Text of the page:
WASHINGTON (AP) — Attorney General Eric Holder on Thursday became the first Cabinet member to be held in contempt by a chamber of Congress, a rebuke pushed by Republicans seeking to unearth the facts behind a bungled gun-tracking operation. Most Democrats dismissed the action as a political stunt.
The House vote on the criminal contempt resolution was 255-67, with more than 100 Democrats walking out in a boycott. African-American lawmakers led the walkout as members filed up the aisle and out of the House chamber to protest the action against Holder, the nation's first black attorney general. House Minority Leader Nancy Pelosi, D-Calif., joined the boycott, saying Republicans had gone "over the edge" in their partisanship.
Seventeen Democrats voted with Republicans in favor of the resolution, while two Republicans — Reps. Scott Rigell of Virginia and Steven LaTourette of Ohio — voted against it.
The National Rifle Association pressed hard for the contempt resolution, leaning on members of both parties who want to stay in the NRA's good graces. The group said the administration tried to use the gun operation, called Fast and Furious, "to advance its gun-control agenda."
Nebraska Republicans Lee Terry, Adrian Smith and Jeff Fortenberry, Iowa Republicans Steve King and Tom Latham, and Iowa Democrat Leonard Boswell all voted for the resolution.
"Congress was forced to act and seek the truth because the attorney general and the Department of Justice chose to ignore their obligations to this governing body by refusing to provide a full and complete accounting of a botched federal operation," Terry said.
Holder said afterward that the vote was merely a politically motivated act in an election year.
"Today's vote may make for good political theater in the minds of some, but it is — at base — both a crass effort and a grave disservice to the American people. They expect — and they deserve — far better," he said in New Orleans.
The attorney general said the House vote would result in an unnecessary court fight.
Republicans "were not interested in bringing an end to this dispute or even obtaining the information they say they wanted," he said. "Ultimately, their goal was the vote that — with the help of special interests — they now have engineered."
The vote on a criminal contempt resolution sent the matter to the U.S. attorney for the District of Columbia, who serves under Holder. In previous contempt cases, federal prosecutors in the nation's capital have refused to act on congressional contempt citations against members of their own administration.
A separate vote on civil contempt passed 258-95, with 21 Democrats supporting it. It will allow the House to hire its own attorney to bring a civil lawsuit in an effort to force Holder to turn over the documents.
In that vote, Terry, Smith, King, Latham and Boswell were in favor. Fortenberry didn't vote.
Under Operation Fast and Furious, about 2,500 illegal weapons were circulated on both sides of the U.S.-Mexico border. Two of those weapons were recovered at the scene of the fatal shooting of U.S. Border Patrol Agent Brian Terry in 2010.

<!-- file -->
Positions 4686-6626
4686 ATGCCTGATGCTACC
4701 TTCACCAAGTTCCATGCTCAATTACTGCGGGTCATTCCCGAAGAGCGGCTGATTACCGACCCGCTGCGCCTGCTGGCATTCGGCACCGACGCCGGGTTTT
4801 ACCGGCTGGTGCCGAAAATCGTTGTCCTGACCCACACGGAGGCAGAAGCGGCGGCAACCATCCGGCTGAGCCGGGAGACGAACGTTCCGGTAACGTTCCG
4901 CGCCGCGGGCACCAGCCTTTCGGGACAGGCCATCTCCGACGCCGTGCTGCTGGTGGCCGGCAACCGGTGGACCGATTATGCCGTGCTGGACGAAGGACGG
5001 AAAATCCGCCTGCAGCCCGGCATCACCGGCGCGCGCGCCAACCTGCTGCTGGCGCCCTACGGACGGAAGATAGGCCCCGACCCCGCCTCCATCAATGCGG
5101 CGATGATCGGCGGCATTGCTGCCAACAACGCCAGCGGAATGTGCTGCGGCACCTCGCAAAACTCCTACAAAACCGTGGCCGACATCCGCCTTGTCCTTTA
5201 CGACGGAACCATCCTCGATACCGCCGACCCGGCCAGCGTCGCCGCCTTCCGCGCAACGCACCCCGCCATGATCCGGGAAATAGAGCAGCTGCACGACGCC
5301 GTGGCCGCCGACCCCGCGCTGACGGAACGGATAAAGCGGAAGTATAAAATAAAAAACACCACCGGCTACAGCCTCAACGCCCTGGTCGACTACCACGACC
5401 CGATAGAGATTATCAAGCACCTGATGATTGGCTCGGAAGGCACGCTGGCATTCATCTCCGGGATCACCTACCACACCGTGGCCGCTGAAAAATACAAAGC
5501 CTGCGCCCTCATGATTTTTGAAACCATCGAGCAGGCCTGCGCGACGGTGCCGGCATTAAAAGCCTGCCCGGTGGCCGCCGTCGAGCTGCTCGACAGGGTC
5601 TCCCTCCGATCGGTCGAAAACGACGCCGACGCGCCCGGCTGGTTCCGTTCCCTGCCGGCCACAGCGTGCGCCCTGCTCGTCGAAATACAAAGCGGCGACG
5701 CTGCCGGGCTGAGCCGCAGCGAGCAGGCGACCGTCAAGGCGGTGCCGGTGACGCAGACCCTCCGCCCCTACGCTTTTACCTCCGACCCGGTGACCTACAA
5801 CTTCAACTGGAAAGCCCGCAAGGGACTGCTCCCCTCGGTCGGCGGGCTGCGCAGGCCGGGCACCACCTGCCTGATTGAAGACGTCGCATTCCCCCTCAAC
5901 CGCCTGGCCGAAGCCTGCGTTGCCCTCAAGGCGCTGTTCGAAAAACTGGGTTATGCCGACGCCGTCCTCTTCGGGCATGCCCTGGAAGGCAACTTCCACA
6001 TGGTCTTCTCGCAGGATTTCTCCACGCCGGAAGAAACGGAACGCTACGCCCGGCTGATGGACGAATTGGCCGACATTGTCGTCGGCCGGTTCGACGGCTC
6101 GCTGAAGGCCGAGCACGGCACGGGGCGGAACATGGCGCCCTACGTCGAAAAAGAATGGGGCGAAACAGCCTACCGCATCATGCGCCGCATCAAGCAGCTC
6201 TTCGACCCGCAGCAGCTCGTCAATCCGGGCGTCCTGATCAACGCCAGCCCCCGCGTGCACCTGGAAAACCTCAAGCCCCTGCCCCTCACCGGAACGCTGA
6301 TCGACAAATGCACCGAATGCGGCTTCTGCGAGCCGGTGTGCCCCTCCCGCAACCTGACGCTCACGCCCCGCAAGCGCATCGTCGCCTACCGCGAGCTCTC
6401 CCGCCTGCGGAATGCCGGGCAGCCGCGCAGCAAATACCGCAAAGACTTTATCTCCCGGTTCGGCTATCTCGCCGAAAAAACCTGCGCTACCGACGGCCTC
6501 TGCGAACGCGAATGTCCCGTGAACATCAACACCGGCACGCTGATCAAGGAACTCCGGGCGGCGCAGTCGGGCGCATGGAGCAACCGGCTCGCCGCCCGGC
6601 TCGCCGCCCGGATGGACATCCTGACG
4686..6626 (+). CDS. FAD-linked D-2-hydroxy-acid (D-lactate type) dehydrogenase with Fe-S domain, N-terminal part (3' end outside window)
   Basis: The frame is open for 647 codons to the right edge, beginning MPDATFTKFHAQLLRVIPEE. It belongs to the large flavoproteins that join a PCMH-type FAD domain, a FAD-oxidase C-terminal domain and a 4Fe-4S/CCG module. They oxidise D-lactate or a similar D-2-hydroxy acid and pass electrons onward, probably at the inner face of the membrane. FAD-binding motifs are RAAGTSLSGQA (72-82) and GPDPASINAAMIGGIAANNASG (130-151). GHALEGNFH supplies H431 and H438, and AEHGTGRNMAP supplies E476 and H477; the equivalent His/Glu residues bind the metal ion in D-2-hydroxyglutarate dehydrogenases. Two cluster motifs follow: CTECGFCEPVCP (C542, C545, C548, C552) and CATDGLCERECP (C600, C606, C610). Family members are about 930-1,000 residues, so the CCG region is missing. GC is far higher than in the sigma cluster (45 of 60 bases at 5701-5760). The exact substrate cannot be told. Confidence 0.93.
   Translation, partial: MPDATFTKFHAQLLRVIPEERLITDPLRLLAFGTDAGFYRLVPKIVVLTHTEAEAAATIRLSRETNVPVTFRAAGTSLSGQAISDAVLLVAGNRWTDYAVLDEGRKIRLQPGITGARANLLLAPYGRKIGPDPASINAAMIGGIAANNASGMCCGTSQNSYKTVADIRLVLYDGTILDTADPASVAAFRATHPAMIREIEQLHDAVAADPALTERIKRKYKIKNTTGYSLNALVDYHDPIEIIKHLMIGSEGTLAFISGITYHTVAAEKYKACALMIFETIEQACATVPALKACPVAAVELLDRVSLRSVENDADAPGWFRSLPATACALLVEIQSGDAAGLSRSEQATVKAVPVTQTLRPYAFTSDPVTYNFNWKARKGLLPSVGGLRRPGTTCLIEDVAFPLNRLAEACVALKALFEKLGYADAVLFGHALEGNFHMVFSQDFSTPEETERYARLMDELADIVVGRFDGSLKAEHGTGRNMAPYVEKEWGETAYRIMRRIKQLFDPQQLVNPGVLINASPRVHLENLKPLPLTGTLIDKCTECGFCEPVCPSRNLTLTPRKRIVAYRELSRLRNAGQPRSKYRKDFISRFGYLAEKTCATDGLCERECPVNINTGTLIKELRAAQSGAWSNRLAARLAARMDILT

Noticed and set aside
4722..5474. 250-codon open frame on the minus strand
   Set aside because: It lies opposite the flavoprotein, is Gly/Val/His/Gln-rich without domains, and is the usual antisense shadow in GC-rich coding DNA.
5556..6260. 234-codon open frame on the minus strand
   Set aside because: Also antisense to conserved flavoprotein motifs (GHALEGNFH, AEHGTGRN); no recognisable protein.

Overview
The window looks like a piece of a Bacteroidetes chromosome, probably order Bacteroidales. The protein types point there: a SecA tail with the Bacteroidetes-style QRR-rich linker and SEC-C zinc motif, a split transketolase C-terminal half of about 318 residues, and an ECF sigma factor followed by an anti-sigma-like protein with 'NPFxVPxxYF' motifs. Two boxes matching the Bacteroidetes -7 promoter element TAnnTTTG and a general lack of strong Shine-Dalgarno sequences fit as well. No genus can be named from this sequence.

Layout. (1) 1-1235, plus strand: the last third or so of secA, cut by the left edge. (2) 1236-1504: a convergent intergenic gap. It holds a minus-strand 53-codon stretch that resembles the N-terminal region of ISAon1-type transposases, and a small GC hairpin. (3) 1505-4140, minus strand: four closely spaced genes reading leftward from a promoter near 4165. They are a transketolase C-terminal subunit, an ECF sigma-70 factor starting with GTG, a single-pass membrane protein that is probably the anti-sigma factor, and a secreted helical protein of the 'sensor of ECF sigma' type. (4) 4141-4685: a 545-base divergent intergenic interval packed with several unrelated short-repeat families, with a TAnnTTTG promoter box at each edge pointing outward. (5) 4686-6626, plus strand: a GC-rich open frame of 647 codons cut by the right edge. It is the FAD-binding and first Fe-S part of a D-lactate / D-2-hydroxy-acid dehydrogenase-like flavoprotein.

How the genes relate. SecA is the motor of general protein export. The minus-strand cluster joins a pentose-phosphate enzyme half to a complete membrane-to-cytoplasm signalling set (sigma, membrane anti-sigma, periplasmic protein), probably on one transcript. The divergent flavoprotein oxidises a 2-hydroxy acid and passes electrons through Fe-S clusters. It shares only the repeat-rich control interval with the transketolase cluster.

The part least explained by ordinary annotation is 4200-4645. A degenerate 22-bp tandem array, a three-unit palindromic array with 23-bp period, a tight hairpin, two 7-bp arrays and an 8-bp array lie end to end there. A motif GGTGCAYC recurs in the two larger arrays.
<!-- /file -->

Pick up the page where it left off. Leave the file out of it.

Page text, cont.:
Holder has said he didn't learn of the tactics in the operation until after it was the subject of news reports. Since then, he has banned the use of similar methods and asked the department's inspector general to investigate the operation.
The Justice Department has refused to turn over subpoenaed documents to the House Oversight and Government Reform Committee, saying it had already provided more than 7,000 pages of materials related to Fast and Furious.
President Barack Obama last week asserted executive privilege, blocking release of the additional materials, which cover a period last year after the operation had been shut down.
During Thursday's debate, Republicans said they were seeking answers for Brian Terry's family. Democrats insisted that they, too, wanted the family to have all the facts, but argued that only a more thorough, bipartisan investigation would accomplish that. Terry's family issued a statement through the Brian Terry Foundation, saying: "The Terry family takes no pleasure in the contempt vote against Attorney General Eric Holder. Such a vote should not have been necessary. The Justice Department should have released the documents related to Fast and Furious months ago."
No Cabinet member had ever been held in contempt by either chamber of Congress, said Senate Historian Donald Ritchie. The only head of an executive agency held in contempt was Anne Gorsuch Burford, who served as administrator of the Environmental Protection Agency under President Ronald Reagan, Ritchie said. The House cited her for contempt in 1982.
Holder became the first attorney general held in contempt by a congressional committee since Janet Reno in 1998. House GOP leaders opted against a floor vote on Reno, who served under President Bill Clinton.
World-Herald staff writer Joseph Morton contributed to this report, which includes material from Bloomberg News and Mc-Clatchy Newspapers.